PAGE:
powdery mildew in pumpkin patch

Mar 27, 2024
Pumpkins and resistance to powdery mildew

A plant’s genetic resistance to diseases is something researchers actively pursue across the country. In many specialty crops, the persistent diseases threaten to cut yields and growers’ bottom lines. 

Resistance, however, is not immunity, so it’s just one tool available to growers — a temporary one, according to Tim Elkner, a Penn State commercial horticulture Extension educator based in Lancaster County, Pennsylvania. Elkner spoke on powdery mildew on pumpkins Feb. 1 during the Mid-Atlantic Fruit & Vegetable Convention in Hershey, Pennsylvania. 

“So you can’t plant a resistant crop and figure that you’re done spraying (for powdery mildew),” Elkner said, although growers welcome everything that works in their favor. Although powdery mildew also affects cucumbers, cantaloupes and watermelons, most of his interactions with growers on powdery mildew concern larger-leafed squashes and pumpkins. 

Powdery mildew on a pumpkin leaf. Photos by Tim Elkner.

Despite most of the newer varieties being bred for resistance, growers should be vigilant, he said. The trials were at the Southeast Agricultural Research and Extension Center in Manheim, Pennsylvania, on the Howden pumpkin variety. Powdery mildew was first observed on July 29, 2021; July 28, 2022; and Aug. 2, 2023. Fungicides were applied four times in 2021, five times in 2022 and six times in 2023. 

“So what that’s telling me is three years in a row, on a susceptible variety, Howden, I’m needing to be ready to put something on in late July,” Elkner said. To judge effectiveness, the research team checked the top and bottom of six leaves per plot. As there isn’t a single solution for growers, Elkner recommends taking into account everything from location, disease pressures and even what type of marketing model is used to sell the pumpkins. 

In general, however, using a mix of different fungicides improves the overall efficiency of a spraying program, he said. “(How) long is your crop in the field? If you’re a pick-your-own operation or you’re roadside marketing and you have to have pumpkins laying in the field into October, then you’re probably going to want to look for something with more products in there to bring those different modes of action in,” Elkner said. 

For the auction or wholesale markets, where a field can be picked clean and moved in one massive shipment, a variety of products and numerous applications aren’t as necessary. “It’s going to go back to what are you doing with your fruit? How long do you need those leaves clean?” he said.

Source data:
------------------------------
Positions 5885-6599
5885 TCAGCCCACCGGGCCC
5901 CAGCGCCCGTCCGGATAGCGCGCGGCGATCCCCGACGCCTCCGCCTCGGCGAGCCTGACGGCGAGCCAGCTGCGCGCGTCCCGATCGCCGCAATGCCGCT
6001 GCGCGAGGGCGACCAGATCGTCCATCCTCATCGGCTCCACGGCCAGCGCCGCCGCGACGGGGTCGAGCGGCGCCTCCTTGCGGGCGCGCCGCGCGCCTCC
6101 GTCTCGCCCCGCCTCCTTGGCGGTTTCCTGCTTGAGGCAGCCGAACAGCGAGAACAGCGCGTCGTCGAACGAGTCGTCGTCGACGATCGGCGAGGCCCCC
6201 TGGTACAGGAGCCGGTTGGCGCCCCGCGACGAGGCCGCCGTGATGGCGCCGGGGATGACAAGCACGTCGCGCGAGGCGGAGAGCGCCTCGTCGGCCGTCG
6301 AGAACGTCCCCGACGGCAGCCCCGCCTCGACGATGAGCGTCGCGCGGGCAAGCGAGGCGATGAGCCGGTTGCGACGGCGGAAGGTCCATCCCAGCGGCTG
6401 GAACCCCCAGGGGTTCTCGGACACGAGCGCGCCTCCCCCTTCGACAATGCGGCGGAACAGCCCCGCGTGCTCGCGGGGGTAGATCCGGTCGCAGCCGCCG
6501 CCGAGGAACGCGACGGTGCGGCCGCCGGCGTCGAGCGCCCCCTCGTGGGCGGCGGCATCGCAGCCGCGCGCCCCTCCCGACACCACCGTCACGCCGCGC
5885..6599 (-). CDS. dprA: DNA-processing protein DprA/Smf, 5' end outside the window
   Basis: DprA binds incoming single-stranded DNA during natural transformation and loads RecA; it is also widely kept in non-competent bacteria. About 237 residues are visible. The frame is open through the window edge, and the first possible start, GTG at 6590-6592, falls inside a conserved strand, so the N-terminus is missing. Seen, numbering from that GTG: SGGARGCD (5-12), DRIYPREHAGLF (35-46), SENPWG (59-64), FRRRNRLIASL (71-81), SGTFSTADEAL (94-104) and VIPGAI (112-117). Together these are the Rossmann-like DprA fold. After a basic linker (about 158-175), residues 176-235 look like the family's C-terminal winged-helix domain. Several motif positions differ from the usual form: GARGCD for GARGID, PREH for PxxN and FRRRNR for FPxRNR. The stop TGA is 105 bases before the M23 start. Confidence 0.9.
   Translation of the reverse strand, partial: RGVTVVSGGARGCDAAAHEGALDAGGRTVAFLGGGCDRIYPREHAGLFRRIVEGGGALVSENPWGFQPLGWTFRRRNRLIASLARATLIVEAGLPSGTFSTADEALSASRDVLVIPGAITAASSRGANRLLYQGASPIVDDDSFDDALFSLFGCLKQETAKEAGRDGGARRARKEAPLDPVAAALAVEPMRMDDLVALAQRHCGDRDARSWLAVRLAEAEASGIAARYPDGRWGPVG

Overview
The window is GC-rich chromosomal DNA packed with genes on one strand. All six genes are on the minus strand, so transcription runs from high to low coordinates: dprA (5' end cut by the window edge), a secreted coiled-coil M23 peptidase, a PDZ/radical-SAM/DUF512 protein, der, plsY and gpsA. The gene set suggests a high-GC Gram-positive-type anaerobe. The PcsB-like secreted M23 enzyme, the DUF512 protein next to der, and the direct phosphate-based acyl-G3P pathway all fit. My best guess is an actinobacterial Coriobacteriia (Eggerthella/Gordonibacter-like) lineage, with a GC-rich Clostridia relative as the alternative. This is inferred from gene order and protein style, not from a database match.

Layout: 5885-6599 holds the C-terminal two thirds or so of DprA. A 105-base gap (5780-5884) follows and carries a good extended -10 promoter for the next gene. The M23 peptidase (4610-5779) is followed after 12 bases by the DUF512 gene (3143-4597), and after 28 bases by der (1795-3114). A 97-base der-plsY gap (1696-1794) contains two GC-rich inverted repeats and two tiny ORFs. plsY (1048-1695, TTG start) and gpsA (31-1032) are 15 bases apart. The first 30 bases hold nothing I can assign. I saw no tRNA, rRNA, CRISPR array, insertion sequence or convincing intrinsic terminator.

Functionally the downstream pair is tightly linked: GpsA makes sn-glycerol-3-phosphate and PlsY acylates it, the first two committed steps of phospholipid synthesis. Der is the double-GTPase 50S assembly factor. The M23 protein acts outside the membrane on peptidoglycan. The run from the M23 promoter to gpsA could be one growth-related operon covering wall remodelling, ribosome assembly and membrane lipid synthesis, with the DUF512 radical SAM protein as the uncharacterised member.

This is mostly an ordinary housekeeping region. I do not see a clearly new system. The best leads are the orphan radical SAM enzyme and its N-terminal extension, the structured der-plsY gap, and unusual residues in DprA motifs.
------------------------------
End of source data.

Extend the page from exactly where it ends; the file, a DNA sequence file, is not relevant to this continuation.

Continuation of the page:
Overall, Elkner noted that better-performing materials include Proline, Torino, Quintec, Vivando, Luna Experience and Procure. Last summer, Elkner also conducted powdery mildew/ fungicide research on the Gladiator variety, which shows resistance to the fungal disease. 

The research, through the Pennsylvania Vegetable Growers Association, used Microthiol, PerCarb, JetAG and Timorex. Some best practices that Elkner noted in his research are: 

  • Start with the most effective fungicide first. • Use products with at least two FRAC codes, more if possible. 
  • Make a plan that allows for limited applications if the crops will be in the field long; for example, Vivando is limited to three applications. 
  • Start with an application or two (or rotate with) Sulfur.

Elkner plans to continue his research this summer, starting applications before powdery mildew is detected in the fields and using more selective products first — ones that are active on specific diseases but have minimal effect on non-target organisms.

— Chris Koger, managing editor

Top photo: Powdery mildew damage is visible on the right side of this plot of pumpkins.

Tags: ,

Current Issue

VGN April Cover

Tech allows growers to ‘eavesdrop’ on insects

Managing wildlife on the farm

Southwest Florida’s Worden Farm manages challenges

Pennsylvania Vegetable Growers Association says farewell to leader

Southeast Regional Show recognizes leaders

Veg Connections: Biopesticides and beneficial insects

Business: Why do most succession plans fail?

60 years of advocating for agricultural employers

Keeping CSA members engaged and loyal

see all current issue »

Be sure to check out our other specialty agriculture brands

produceprocessingsm Organic Grower